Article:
Urinary markers were tested as predictors of macroalbuminuria or microalbuminuria in type 1 diabetes.
Nested case:control of participants in the Diabetes Control and Complications Trial (DCCT)
Setting & Participants
Eighty-seven cases of microalbuminuria were matched to 174 controls in a 1:2 ratio, while 4 cases were matched to 4 controls in a 1:1 ratio, resulting in 91 cases and 178 controls for microalbuminuria. Fifty-five cases of macroalbuminuria were matched to 110 controls in a 1:2 ratio. Controls were free of micro/macroalbuminuria when their matching case first developed micro/macroalbuminuria.
Urinary N-acetyl-β-D-glucosaminidase, pentosidine, AGE fluorescence, albumin excretion rate (AER)
Incident microalbuminuria (two consecutive annual AER > 40 but <= 300 mg/day), or macroalbuminuria (AER > 300 mg/day)
Stored urine samples from DCCT entry, and 1–9 years later when macroalbuminuria or microalbuminuria occurred, were measured for the lysosomal enzyme, N-acetyl-β-D-glucosaminidase, and the advanced glycosylation end-products (AGEs) pentosidine and AGE-fluorescence. AER and adjustor variables were obtained from the DCCT.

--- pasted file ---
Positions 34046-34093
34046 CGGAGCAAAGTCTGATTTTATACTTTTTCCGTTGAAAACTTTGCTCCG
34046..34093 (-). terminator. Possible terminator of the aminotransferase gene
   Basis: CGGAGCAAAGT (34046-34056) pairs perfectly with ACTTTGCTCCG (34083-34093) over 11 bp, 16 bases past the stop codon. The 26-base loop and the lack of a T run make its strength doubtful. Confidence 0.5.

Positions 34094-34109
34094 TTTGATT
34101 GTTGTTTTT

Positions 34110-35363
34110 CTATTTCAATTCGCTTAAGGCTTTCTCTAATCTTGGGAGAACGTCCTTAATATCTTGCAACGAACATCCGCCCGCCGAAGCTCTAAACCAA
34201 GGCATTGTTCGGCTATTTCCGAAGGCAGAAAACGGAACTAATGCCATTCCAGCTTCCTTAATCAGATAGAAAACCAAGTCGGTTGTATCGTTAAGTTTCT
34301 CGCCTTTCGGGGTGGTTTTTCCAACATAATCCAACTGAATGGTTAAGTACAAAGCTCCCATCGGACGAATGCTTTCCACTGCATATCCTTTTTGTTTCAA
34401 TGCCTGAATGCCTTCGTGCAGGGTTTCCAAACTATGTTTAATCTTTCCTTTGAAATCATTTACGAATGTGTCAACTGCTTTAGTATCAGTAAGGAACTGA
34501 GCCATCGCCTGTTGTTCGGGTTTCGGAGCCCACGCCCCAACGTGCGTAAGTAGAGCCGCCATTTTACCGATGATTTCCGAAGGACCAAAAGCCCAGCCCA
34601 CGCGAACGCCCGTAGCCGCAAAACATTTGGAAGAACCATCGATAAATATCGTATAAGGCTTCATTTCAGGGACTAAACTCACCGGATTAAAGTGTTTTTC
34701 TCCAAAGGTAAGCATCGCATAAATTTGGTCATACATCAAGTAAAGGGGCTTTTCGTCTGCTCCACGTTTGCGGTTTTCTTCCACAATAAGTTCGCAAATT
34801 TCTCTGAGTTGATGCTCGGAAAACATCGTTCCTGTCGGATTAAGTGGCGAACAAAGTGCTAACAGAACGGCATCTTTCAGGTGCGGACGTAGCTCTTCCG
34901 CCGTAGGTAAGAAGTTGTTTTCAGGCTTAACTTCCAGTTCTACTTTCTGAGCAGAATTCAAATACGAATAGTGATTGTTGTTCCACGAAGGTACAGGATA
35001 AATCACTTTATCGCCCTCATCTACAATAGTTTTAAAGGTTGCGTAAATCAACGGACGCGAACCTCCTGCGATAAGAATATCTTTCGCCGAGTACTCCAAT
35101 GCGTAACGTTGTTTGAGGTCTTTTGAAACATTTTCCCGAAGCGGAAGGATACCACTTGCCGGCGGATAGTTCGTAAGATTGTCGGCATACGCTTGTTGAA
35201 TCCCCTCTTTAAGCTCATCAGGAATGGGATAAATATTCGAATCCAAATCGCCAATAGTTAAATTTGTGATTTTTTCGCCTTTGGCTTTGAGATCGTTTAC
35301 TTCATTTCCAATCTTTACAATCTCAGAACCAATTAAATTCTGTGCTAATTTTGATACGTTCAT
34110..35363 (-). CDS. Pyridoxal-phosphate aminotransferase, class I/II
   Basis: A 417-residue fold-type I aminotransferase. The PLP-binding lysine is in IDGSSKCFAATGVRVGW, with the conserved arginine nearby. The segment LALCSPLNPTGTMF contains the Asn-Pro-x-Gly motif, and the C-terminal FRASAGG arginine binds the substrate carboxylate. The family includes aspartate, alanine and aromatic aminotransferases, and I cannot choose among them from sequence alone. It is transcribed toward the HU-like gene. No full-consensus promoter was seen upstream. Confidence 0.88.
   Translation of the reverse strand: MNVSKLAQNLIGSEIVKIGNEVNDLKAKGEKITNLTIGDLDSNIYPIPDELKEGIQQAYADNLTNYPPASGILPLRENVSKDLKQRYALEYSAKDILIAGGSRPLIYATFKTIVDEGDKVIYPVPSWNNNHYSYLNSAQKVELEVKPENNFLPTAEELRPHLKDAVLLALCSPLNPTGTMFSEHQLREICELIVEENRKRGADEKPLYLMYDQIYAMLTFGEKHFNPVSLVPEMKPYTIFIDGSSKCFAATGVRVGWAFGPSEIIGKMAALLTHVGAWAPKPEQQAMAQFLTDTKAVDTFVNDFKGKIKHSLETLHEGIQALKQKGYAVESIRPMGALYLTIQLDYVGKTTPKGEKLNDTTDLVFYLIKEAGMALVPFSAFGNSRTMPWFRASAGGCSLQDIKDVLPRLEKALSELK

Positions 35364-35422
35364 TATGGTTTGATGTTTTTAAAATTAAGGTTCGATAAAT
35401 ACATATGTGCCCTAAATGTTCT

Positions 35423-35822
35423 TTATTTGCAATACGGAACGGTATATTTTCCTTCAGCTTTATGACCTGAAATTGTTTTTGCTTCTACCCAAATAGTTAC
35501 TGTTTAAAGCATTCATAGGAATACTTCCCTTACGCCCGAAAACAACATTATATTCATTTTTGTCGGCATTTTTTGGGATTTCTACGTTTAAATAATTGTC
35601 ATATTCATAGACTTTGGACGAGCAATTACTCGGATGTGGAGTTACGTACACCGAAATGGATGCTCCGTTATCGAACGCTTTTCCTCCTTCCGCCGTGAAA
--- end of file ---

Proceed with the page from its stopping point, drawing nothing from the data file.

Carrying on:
Sub-microalbuminuric levels of AER at baseline independently predicted microalbuminuria (adjusted OR 1.83; p<.001) and macroalbuminuria (adjusted OR 1.82; p<.001). Baseline N-acetyl-β-D-glucosaminidase independently predicted macroalbuminuria (adjusted OR 2.26; p<.001), and microalbuminuria (adjusted OR 1.86; p<.001).
Baseline pentosidine predicted macroalbuminuria (adjusted OR 6.89; p=.002). Baseline AGE fluorescence predicted microalbuminuria (adjusted OR 1.68; p=.02). However, adjusted for N-acetyl-β-D-glucosaminidase, pentosidine and AGE-fluorescence lost predictive association with macroalbuminuria and microalbuminuria, respectively.
Use of angiotensin converting-enzyme inhibitors was not directly ascertained, although their use was proscribed during the DCCT.
Early in type 1 diabetes, repeated measurements of AER and urinary NAG may identify individuals susceptible to future diabetic nephropathy. Combining the two markers may yield a better predictive model than either one alone. Renal tubule stress may be more severe, reflecting abnormal renal tubule processing of AGE-modified proteins, among individuals susceptible to diabetic nephropathy.